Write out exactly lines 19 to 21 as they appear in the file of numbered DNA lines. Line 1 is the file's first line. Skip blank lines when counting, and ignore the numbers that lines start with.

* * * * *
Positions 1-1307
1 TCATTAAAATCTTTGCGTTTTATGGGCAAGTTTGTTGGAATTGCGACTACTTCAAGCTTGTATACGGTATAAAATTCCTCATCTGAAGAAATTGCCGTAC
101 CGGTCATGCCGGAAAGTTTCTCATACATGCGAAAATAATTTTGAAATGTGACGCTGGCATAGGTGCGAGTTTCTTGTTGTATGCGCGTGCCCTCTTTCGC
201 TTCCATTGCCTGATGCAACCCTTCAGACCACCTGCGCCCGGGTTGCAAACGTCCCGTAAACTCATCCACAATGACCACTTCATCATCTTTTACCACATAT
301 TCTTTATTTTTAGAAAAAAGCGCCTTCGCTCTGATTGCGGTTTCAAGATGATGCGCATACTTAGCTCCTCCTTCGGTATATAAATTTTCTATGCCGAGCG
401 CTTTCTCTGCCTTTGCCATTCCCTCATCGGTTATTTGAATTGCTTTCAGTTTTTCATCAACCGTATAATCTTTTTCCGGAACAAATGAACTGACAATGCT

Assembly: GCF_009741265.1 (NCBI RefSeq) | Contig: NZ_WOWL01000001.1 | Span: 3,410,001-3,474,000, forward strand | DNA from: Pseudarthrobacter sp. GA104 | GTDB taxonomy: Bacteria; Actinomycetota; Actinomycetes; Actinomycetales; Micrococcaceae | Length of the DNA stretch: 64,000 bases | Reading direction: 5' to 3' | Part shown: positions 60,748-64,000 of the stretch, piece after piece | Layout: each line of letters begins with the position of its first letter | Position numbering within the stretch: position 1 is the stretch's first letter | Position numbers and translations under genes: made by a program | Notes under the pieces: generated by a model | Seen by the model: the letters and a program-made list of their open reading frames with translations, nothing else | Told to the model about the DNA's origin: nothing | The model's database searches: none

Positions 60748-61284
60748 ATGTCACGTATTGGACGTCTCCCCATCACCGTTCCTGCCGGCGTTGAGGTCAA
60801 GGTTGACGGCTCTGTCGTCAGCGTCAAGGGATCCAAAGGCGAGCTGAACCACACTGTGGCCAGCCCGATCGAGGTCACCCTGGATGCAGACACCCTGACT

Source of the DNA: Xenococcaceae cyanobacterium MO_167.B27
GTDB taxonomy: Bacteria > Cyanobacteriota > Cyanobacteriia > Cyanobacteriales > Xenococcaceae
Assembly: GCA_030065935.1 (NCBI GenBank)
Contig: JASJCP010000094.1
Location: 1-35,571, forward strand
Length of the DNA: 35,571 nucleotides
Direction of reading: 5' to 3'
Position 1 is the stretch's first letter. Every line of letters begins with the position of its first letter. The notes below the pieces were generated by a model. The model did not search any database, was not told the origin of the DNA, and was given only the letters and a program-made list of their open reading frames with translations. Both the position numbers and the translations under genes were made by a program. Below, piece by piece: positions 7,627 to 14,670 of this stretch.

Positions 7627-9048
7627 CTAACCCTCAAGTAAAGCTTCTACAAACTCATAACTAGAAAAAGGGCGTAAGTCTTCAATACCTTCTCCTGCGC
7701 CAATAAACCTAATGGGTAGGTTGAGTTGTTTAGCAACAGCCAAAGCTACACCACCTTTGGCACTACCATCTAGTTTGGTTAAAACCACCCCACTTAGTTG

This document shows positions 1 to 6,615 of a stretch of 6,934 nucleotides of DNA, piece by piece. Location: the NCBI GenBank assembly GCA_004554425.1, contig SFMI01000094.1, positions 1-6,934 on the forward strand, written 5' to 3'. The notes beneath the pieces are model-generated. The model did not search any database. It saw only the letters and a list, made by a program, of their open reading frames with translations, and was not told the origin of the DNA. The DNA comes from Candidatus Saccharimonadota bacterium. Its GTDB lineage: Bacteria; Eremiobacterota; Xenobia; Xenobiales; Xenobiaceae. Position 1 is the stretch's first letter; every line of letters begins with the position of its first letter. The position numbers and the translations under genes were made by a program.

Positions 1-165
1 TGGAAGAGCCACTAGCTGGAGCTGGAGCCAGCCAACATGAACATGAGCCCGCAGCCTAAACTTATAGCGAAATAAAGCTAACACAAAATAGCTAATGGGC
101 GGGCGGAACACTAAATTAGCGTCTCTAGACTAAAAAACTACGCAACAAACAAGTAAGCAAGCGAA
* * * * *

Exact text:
Positions 7627-9048
7627 CTAACCCTCAAGTAAAGCTTCTACAAACTCATAACTAGAAAAAGGGCGTAAGTCTTCAATACCTTCTCCTGCGC
7701 CAATAAACCTAATGGGTAGGTTGAGTTGTTTAGCAACAGCCAAAGCTACACCACCTTTGGCACTACCATCTAGTTTGGTTAAAACCACCCCACTTAGTTG